Is there any significance to the ring-bearers, who actually put the One Ring on, wearing the One Ring on their forefingers rather than on their ring fingers in the LOTR movies? Is this a stylistic choice just for the movies or did Tolkien specify the forefinger in the LOTR canon?

At first I thought it was because Sauron's finger was so much larger than a mere man's, but in Fellowship of the Ring the ring shrinks in Isildur's hand to become what appears to be an average size.

This may or may not be related, but I noticed that Aragorn wears his snake ring on his forefinger as well.

I wasn't able to find anything addressing the wearing of the One Ring at either the LOTR Wikia or The Tolkien Gateway.

  • 3
    is a the-one-ring tag necessary? Mar 27 '12 at 2:15
  • In the rare cases I've worn rings, I also put them on my forefinger or middle finger. It just feels more natural to me.
    – Izkata
    Mar 27 '12 at 2:36

Frodo's "third finger was missing" after Gollum bit off the Ring, according to the books (RotK). This wouldn't be the forefinger, regardless of how you count the fingers, so I assume it was a stylistic choice for the movies.

  • 1
    The actual quote is "It was the right hand, and the third finger was missing." Presumably that's the ring finger, but it could be the middle finger if you count the thumb or start from the little finger.
    – cjm
    Mar 27 '12 at 6:36
  • 3
    +1 and accept. I'm erring on the side of the third finger meaning the ring finger. A thumb is a thumb; fingers are fingers. They are all digits. :) Apr 26 '12 at 0:00
  • 8
    @Slytherincess: You can't get pedantic about the meaning of finger vs. thumb because, like many words, it depends on context. It is very normal to sometimes include the thumbs in the fingers. It is very normal to call your ring finger your fourth finger and your pinky your fifth finger. Just like it's normal to say you have ten fingers and toes. (It is a peeve of mine when people try to be technical about what words mean, arguing what is right or wrong based on other meanings. Usage determines usage. And context determines meaning. You can't be too logical about it) Aug 29 '16 at 17:03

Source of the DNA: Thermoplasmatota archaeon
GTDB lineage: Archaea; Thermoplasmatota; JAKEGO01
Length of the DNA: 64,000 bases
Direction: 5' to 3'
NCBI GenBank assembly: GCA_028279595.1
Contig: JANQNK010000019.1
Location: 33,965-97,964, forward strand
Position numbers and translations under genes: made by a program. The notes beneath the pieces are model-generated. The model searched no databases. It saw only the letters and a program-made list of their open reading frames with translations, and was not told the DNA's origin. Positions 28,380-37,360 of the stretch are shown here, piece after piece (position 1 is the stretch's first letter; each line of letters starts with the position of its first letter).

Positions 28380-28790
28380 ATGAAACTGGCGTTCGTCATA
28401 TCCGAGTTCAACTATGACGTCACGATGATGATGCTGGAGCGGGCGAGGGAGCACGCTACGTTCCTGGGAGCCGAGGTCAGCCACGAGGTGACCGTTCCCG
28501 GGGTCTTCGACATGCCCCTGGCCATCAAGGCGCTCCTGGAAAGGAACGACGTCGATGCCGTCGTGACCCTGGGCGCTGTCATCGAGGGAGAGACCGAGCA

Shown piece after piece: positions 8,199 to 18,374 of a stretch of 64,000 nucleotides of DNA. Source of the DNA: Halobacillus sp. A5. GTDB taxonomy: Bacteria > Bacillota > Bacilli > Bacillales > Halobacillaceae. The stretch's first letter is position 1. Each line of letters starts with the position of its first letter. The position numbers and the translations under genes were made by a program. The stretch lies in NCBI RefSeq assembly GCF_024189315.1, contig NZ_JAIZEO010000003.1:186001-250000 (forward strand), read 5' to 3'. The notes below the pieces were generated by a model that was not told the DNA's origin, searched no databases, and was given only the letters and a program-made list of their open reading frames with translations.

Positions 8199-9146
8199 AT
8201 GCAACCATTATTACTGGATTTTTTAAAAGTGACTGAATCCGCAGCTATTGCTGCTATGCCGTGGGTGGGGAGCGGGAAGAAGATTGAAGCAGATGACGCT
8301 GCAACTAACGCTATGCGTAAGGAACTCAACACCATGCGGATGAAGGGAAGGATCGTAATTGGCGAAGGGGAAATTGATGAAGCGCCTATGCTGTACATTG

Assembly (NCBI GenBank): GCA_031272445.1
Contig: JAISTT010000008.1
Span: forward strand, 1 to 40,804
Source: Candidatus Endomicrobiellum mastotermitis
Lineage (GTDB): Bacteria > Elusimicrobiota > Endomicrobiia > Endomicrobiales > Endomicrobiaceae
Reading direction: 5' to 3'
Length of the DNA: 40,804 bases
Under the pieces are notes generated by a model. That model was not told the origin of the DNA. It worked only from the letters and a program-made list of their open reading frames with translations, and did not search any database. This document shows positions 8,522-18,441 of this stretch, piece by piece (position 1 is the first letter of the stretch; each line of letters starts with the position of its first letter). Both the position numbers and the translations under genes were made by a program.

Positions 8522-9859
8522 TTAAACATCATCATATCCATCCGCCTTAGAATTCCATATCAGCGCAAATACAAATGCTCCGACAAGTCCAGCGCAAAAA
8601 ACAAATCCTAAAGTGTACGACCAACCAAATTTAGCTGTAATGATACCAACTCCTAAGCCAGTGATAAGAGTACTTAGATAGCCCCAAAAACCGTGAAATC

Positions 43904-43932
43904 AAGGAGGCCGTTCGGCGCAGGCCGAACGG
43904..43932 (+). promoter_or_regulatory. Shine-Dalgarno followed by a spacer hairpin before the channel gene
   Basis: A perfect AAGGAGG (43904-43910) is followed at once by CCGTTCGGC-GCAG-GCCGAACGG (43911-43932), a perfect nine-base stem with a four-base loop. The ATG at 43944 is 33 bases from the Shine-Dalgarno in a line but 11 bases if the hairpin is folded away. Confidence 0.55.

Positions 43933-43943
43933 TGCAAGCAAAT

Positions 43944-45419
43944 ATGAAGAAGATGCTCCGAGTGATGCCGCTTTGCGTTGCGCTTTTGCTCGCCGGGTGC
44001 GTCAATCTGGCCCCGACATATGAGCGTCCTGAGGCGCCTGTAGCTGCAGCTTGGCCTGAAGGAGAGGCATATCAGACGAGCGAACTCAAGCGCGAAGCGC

• 1
    @ThePopMachine: Thank you.
    – Junuxx
    Aug 30 '16 at 0:04

While Frodo may have placed it on the third finger at the time he lost it by Gollum biting it off, per dlanod's answer, there is book precedent for the forefinger during the encounter on Weathertop (emphasis added):

He [Frodo] shut his eyes and struggled for a while; but resistance became unbearable, and at last he slowly drew out the chain, and slipped the Ring on the forefinger of his left hand.

Fellowship of the Ring Book I Chapter 11: "Knife in the Dark," 240

So the movies at least have that as a canonical precedent. However, in conjunction with Frodo's loss of a different finger and the fact that the ring could grow and shrink to fit the wearer (and so fit on any finger one might choose, I suspect), there is no grounds that it was "always worn on the forefinger" (emphasis added) as the OP's question title suggests.

  • 1
    The text suggests that Frodo didn't take the Ring off its chain. He wasn't wearing it on the the usual sense, just putting a convenient finger inside the Ring.
    – Blackwood
    Aug 29 '16 at 1:37
  • @Blackwood: I can see how you read the text that way, though I think an equal argument could be made that taking the ring off the chain to put it on is implied. But a similar instance of the ring quite possibly still on the chain while he wears it occurs when he escapes from Boromir (The Fellowship of the Ring Book 2 Chapter 10: "The Breaking of the Fellowship"), so perhaps that is the main reason "the forefinger" is used, as you said, for convenience. Still, my quote does qualify if at any place "did Tolkien specify the forefinger in the LOTR canon?"
    – ScottS
    Aug 29 '16 at 2:22

From Christopher Tolkien's notes:

My father named the penultimate finger (the 'fourth finger' or 'ring-finger') the 'third finger'; so Frodo's 'third finger was missing' (RK p. 229).

  • 5
    I'm not sure I understand, the quote doesn't seem to support your conclusion.
    – Junuxx
    Aug 29 '16 at 16:27
  • The broken link appears to be to Vol 9 of HoME. Mar 27 '18 at 4:13

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